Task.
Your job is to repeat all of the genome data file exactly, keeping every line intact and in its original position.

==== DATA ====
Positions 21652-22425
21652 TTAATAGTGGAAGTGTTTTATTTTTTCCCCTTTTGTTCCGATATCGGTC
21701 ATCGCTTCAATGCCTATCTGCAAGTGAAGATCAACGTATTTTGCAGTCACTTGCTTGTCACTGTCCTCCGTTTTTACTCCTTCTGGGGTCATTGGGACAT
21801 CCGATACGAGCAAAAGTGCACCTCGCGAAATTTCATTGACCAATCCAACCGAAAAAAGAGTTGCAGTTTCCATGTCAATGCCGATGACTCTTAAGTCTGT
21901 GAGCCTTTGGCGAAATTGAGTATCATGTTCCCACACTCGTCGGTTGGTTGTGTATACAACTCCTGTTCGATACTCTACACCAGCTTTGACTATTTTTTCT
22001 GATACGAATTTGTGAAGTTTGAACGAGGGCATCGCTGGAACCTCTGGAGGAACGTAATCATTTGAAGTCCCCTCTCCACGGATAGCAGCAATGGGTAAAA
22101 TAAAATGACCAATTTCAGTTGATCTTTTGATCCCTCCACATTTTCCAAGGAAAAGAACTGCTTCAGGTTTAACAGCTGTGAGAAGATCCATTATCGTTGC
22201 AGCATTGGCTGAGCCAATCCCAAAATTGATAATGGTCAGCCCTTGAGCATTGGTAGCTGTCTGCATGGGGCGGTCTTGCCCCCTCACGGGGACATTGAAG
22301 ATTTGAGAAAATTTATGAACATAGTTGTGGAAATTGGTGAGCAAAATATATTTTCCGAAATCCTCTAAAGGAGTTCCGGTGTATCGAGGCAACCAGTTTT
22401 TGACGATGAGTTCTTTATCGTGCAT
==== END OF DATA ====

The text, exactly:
Positions 21652-22425
21652 TTAATAGTGGAAGTGTTTTATTTTTTCCCCTTTTGTTCCGATATCGGTC
21701 ATCGCTTCAATGCCTATCTGCAAGTGAAGATCAACGTATTTTGCAGTCACTTGCTTGTCACTGTCCTCCGTTTTTACTCCTTCTGGGGTCATTGGGACAT
21801 CCGATACGAGCAAAAGTGCACCTCGCGAAATTTCATTGACCAATCCAACCGAAAAAAGAGTTGCAGTTTCCATGTCAATGCCGATGACTCTTAAGTCTGT
21901 GAGCCTTTGGCGAAATTGAGTATCATGTTCCCACACTCGTCGGTTGGTTGTGTATACAACTCCTGTTCGATACTCTACACCAGCTTTGACTATTTTTTCT
22001 GATACGAATTTGTGAAGTTTGAACGAGGGCATCGCTGGAACCTCTGGAGGAACGTAATCATTTGAAGTCCCCTCTCCACGGATAGCAGCAATGGGTAAAA
22101 TAAAATGACCAATTTCAGTTGATCTTTTGATCCCTCCACATTTTCCAAGGAAAAGAACTGCTTCAGGTTTAACAGCTGTGAGAAGATCCATTATCGTTGC
22201 AGCATTGGCTGAGCCAATCCCAAAATTGATAATGGTCAGCCCTTGAGCATTGGTAGCTGTCTGCATGGGGCGGTCTTGCCCCCTCACGGGGACATTGAAG
22301 ATTTGAGAAAATTTATGAACATAGTTGTGGAAATTGGTGAGCAAAATATATTTTCCGAAATCCTCTAAAGGAGTTCCGGTGTATCGAGGCAACCAGTTTT
22401 TGACGATGAGTTCTTTATCGTGCAT